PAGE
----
The Secret DJ: "Playing B2B separates the pro from the plastic" - Comment - Mixmag

The Secret DJ: "Playing B2B separates the pro from the plastic"

It's all about creativity and flexibility

  • 27 September 2018

What are the secrets of playing back-to-back and not losing my own identity? It seems hugely popular now, but honestly, doing it is scary to me. Any tips? Roberto, Naples

Good question, Roberto! I like this one. A lot of times these days the answer to nearly every question about DJs somehow contains the word ‘ego’. An awful lot of Eastern religions and philosophies, and a fair few Western ones, are about achieving some sort of peace through subduing the ego. Now don’t get me wrong, I’m about as spiritual as a lump of plasticine left on a windowsill on a hot day, but it’s clear that rampant ego is behind a lot of issues in the world, both general and personal.

The ‘identity’ you speak of I assume refers to your playing style and choice of other people’s records? It is your schtick. Your jam. Your vibe, maaaan. What you do. This will not disappear when you work alongside another DJ, no more than the ability and style of a tennis player will vanish when they play a set of mixed doubles. In fact, it will become far clearer to everyone who you are, including yourself. Perhaps for the first time.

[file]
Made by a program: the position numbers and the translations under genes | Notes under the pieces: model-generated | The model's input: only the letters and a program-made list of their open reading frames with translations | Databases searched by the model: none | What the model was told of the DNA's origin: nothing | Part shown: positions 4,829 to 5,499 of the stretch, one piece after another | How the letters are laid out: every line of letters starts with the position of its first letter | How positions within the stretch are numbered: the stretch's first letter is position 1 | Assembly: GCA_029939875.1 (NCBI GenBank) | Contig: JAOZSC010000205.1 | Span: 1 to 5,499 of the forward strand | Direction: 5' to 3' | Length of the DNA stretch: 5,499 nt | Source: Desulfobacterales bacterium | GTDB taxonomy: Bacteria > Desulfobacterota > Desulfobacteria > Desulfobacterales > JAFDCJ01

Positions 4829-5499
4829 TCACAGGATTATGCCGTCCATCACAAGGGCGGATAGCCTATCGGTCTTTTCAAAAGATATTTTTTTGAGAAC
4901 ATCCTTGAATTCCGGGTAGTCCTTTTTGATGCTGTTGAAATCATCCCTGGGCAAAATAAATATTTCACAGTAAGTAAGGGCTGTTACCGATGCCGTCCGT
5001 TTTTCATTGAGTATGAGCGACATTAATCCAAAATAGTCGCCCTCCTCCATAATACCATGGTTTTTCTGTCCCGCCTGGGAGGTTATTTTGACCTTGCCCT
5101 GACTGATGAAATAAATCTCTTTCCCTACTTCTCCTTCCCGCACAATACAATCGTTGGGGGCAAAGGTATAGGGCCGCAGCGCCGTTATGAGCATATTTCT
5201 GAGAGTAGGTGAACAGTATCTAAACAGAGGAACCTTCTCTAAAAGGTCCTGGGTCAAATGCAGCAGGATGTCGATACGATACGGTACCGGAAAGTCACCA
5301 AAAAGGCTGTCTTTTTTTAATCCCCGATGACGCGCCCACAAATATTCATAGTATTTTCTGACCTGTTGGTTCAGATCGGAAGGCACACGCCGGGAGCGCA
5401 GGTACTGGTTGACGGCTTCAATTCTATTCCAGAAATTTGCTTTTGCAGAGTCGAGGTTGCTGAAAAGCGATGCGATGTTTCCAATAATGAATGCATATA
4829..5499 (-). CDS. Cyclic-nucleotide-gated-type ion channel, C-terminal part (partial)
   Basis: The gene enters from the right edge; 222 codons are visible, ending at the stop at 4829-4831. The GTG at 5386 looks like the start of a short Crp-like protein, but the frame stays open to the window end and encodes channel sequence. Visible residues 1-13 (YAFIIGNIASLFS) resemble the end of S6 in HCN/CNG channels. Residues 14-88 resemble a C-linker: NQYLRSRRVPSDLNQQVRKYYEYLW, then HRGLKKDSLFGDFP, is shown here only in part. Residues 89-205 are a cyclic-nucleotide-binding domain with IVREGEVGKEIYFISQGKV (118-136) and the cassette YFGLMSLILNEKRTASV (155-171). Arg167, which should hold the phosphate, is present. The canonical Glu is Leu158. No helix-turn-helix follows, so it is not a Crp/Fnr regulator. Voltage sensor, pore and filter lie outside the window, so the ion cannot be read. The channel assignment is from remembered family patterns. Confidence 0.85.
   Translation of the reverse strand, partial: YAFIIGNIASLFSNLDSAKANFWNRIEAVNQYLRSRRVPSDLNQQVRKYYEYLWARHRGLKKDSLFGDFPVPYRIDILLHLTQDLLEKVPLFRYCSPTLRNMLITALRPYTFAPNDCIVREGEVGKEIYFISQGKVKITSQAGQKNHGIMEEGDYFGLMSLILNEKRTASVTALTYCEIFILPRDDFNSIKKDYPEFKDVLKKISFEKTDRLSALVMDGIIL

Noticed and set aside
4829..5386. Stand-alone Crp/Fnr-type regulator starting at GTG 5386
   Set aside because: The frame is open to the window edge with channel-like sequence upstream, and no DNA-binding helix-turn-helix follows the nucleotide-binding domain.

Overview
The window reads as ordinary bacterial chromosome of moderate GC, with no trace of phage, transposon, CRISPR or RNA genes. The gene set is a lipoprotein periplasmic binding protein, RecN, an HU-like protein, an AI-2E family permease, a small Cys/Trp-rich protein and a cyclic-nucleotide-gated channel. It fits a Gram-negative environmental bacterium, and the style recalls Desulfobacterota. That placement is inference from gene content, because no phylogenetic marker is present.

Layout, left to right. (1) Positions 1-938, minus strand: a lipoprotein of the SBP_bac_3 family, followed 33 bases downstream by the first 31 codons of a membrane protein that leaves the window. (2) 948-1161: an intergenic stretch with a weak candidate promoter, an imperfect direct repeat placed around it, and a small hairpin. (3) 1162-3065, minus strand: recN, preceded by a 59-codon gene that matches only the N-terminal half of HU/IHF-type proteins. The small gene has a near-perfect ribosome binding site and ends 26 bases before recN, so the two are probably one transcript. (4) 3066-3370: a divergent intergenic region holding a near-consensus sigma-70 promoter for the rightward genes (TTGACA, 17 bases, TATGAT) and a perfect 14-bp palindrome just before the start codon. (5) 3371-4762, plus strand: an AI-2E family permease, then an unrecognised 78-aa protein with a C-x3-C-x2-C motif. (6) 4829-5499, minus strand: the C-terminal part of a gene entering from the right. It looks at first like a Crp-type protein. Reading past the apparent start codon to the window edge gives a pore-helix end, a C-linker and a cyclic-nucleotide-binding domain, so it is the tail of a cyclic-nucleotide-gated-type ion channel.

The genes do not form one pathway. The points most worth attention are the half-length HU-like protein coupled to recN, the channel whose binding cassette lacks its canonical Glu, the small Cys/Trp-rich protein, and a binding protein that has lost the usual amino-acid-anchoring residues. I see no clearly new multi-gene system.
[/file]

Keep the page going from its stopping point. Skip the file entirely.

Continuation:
Back-to-back is not new. I spent a fair few years doing it with many, many DJs when it was almost unheard-of. So I am eminently qualified for this one on the grounds that I have had to bribe, bully and convince many other DJs both large and small over the years that it is both safe, fun and generally a jolly good idea. My sales pitch went along the lines of “What you usually get is one DJ doing their ‘thing’, which can often be fairly inflexible and unchanging. When you go B2B you suddenly have to think quite hard about what you’re doing, and it tends to end up with two professionals working hard in original and challenging circumstances instead of one going through the motions, which can only be a good thing, right?”.

Most of all, this is a good thing for the dancefloor. The expectations of the crowd change greatly when there are two DJs up there. People become less demanding of a dishwater-dull seamless and endless drone and far more accepting of a changeable, esoteric and binary vibe that adds a frisson of ‘whatever next?’ to the mix – literally.

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